According to Vice President Dr. Mahamudu Bawumia, the country has not had a single incidence of cholera in the past five years as a result of government investments in the water and sanitation sector.
2014 had the deadliest cholera outbreak in Ghana’s history, affecting eight of the country’s ten regions.
The cholera epidemic began in June 2014 and persisted through 2015.
When the outbreak was ultimately contained at the end of January 2015, over 28, 000 cases and 243 fatalities had been reported across Ghana’s 10 districts.
Speaking during the opening of a town water project in Tuna, in the Savannah Region, Dr. Bawumia said that the government has spent over $740 million building water projects and infrastructure to provide portable drinking water, clearing Ghana’s cholera records for the previous five years.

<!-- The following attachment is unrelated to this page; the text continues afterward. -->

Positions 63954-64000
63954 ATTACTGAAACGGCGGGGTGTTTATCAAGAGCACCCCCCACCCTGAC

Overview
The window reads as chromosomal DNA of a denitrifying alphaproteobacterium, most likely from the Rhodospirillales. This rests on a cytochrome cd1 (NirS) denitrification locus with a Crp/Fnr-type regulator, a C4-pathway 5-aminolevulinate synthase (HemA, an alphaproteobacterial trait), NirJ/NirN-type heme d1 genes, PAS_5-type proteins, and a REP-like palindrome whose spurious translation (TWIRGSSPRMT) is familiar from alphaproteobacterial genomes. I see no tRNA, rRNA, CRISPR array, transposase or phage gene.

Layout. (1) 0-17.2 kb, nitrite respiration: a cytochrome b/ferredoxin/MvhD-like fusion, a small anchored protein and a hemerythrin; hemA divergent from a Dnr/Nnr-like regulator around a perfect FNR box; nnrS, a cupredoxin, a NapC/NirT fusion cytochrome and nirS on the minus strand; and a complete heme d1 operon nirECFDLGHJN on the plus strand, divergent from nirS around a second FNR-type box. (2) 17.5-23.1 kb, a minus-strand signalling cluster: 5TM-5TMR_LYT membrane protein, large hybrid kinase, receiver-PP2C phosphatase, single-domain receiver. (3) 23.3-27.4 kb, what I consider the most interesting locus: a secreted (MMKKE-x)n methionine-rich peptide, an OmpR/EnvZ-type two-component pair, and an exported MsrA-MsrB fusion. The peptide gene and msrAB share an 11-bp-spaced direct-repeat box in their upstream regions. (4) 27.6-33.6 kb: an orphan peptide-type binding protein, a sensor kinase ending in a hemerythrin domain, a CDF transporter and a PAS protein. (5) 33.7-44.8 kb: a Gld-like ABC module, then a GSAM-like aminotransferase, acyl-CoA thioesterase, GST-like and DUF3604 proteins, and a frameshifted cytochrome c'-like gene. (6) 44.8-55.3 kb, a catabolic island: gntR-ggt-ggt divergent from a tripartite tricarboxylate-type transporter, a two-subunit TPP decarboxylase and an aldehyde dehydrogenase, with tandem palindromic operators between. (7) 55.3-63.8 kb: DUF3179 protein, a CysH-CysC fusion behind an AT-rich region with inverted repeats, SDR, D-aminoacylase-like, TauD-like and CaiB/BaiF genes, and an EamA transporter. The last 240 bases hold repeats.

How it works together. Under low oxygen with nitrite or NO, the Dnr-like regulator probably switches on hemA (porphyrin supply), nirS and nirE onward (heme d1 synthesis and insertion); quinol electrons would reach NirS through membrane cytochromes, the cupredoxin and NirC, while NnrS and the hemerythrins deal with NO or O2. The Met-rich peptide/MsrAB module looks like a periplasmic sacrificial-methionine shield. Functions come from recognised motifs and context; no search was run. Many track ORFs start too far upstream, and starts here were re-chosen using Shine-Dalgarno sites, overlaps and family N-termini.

“If you will all advert your mind, Ghana has not had a single case of cholera in the last five years. Not one single case of cholera,” he said.
“We all know that under the United Nations Sustainable Development Goals, Goal number 6 is a goal for us to attain clean water sanitation for all,” he said, noting that the country of Ghana currently has an overall water access rate of 87%, a rate of 96% for urban access, and a rate of 74% for rural access.
The government of Nana Addo Dankwah Akufo Addo has a policy of “water for all” in this regard.
A 740-million-dollar investment program in water systems in various cities and localities has been made as a result of the “water for all” strategy.